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This article has been written by Saloni Chitlangia pursuing the Diploma in Intellectual Property, Media and Entertainment Laws from LawSikho. This article has been edited by Zigishu Singh (Associate, Lawsikho) and Smriti Katiyar (Associate, Lawsikho). 


Sexual harassment is one of the most prevelant socal problems that exist today, and it can happen to any individual, regardless of their age, sexual identity or gender identity. While employees have the right to freedom from sexual discrimination and harassment at the  workplace, workplace harassment  has escalated to a great extent in the recent years

What is sexual harassment?

Sexual harassment is an unwelcome advance of a sexual nature which results in unreasonable interference with the individual’s work performance or creates an intimidating, hostile, abusive, or offensive working environment and can take various forms such as physical, verbal, non-verbal, and visual. Being a social problem, it consequently causes problems such as loss of job, dignity, social status, and in some cases loss of life as well.

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Sexual harassment at workplace includes making undesirable requests for sexual favors, making inappropriate and displeasing comments about someone’s body or appearance, saying inappropriate things,making fun of someone of a specific gender and using gender-based slurs, and making vulgar, derogatory, or offensive jokes about sex or sexual acts. It also includes sending and sharing emails and messages of sexual nature, unwanted or inappropriate touching of any body part, hugging, kissing, leering or making gestures by blocking someone’s movement, sending or sharing vulgar pictures or pornography ortrying to create a hostile work environment. For something to be considered sexual harassment, the opinion of the harasser is irrelevant. It is only what the individual who is being harassed thinks of the incident and if they believe it to be offensive. 

The prevalent gender inequality

When one thinks of sexual harassment, one immediately thinks of male workers harassing or propositioning female co-workers. People mistakenly believe that sexual harassment is restricted only to women. How many times do we hear in the media that a man is being sexually abused? It has been portrayed by the media and other sources that women are helpless, that they are damsels in distress and are subservient to men.  This is accurate to a certain extent as not all men tyrannize or abuse women. 

Men and women were created in the same image to enjoy equal participation in all opportunities, rights, and also protection. But for eons, it has been thought that women are naive and that men are the mighty ones and stereotypes like these have been instilled in the minds of children. Patriarchy is not only the root cause of problems faced by women but has also created many setbacks for men. It forces men to be in predetermined notions; where they have to live up to the toxic masculinity and behave in a certain way. Because the culture of masculinity is so strong, men who are sexually harassed at the workplace face additional challenges because of the stereotypes while some others do not even realize when they have been sexually abused. Stigma and gender norms surely affect how men report sexual harassment, and also act as a barrier to report the crime. As a result,   men are reluctant to report the crime or come forward because of the social norms that say sexual harassment is not a male issue. Men are also reluctant to complain due to the misuse of sexual harassment laws by women and the filing of fale complaints.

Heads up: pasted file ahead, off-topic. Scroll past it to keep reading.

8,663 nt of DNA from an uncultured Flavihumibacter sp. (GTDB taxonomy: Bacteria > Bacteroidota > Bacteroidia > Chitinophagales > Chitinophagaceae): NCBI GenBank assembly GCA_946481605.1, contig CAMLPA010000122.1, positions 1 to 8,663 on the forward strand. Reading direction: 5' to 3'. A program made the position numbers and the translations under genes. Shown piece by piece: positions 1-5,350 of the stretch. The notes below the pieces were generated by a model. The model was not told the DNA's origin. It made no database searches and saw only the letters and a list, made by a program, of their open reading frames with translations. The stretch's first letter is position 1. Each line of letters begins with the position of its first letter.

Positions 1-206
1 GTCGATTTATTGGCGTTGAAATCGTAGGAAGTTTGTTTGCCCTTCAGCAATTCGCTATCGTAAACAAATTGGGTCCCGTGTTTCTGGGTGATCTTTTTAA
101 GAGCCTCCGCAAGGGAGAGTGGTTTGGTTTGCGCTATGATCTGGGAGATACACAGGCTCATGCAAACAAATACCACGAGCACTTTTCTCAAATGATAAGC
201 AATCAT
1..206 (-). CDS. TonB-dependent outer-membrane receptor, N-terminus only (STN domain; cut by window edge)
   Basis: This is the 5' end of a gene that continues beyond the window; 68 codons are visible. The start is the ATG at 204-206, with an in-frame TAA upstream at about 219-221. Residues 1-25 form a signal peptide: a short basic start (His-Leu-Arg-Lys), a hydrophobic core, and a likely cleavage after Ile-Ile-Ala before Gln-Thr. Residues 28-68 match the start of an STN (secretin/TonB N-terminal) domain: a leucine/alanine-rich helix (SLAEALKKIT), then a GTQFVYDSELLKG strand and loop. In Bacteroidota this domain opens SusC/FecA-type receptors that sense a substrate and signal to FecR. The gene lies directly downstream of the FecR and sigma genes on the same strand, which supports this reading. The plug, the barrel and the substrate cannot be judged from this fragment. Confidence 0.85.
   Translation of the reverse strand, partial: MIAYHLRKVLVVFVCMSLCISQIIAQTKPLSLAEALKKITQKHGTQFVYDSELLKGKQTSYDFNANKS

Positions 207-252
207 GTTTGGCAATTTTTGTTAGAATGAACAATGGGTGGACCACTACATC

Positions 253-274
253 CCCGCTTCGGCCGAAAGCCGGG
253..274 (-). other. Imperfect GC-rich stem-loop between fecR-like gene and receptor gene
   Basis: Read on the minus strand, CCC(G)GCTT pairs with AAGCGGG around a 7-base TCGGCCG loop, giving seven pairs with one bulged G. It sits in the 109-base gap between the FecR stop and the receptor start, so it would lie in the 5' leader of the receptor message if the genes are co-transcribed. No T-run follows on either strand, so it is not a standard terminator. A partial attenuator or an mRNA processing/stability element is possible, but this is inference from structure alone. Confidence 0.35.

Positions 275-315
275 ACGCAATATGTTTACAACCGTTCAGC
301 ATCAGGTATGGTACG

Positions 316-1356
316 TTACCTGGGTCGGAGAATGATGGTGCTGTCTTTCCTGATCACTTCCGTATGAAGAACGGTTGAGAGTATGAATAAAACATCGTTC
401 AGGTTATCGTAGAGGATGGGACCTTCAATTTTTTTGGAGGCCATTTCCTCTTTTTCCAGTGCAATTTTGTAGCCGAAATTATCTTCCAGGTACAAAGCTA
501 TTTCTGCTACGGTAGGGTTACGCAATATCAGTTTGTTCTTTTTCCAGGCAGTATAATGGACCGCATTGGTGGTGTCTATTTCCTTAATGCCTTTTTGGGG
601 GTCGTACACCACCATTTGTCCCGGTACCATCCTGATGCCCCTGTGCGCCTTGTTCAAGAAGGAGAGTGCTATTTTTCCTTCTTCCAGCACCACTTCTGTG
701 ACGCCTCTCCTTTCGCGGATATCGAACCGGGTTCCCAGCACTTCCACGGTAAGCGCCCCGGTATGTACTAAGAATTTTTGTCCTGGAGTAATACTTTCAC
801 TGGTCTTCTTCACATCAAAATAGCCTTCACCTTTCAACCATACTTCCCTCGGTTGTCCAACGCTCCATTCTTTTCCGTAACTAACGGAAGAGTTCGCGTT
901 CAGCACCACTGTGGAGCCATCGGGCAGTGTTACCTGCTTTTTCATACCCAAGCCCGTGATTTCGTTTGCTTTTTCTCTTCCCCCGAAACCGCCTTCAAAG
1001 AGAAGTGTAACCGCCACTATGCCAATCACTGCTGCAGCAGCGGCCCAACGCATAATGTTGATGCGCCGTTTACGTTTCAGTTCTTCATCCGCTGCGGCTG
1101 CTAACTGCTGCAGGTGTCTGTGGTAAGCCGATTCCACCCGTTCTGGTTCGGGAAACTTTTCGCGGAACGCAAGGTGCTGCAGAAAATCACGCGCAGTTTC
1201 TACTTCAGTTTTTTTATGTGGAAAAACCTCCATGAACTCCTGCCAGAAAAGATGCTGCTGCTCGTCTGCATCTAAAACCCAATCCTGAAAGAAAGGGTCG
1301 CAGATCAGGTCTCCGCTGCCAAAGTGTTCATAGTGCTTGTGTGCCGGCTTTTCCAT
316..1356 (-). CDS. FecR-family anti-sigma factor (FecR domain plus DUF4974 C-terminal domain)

Article 14 of the Constitution of India, which is our Fundamental Right, specifies the right to equality. But the legislation has a greater focus on the issues that are faced by women. The government has made effective laws for preventing sexual harassment at the workplace for women but there has also been a slow rise in the cases of sexual harassment against men. The majority of the laws in India negate the fact that men can also be victims to sexual harassment. Sections 354, 354B, 354C, 354D of the Indian Penal Code,1860 deal with sexual harassment, stalking, etc but all these sections are primarily concerned with  women. The Sexual Harassment of Women at Workplace (Prevention, Prohibition and Redressal) Act, 2013 only refers to  “women” and it specifies certain remedies and provisions for women who have been harassed. This act recognizes sexual harassment as a violation of the fundamental rights only of a woman and their right to life and dignity and to carry on their profession in an environment free of sexual harassment.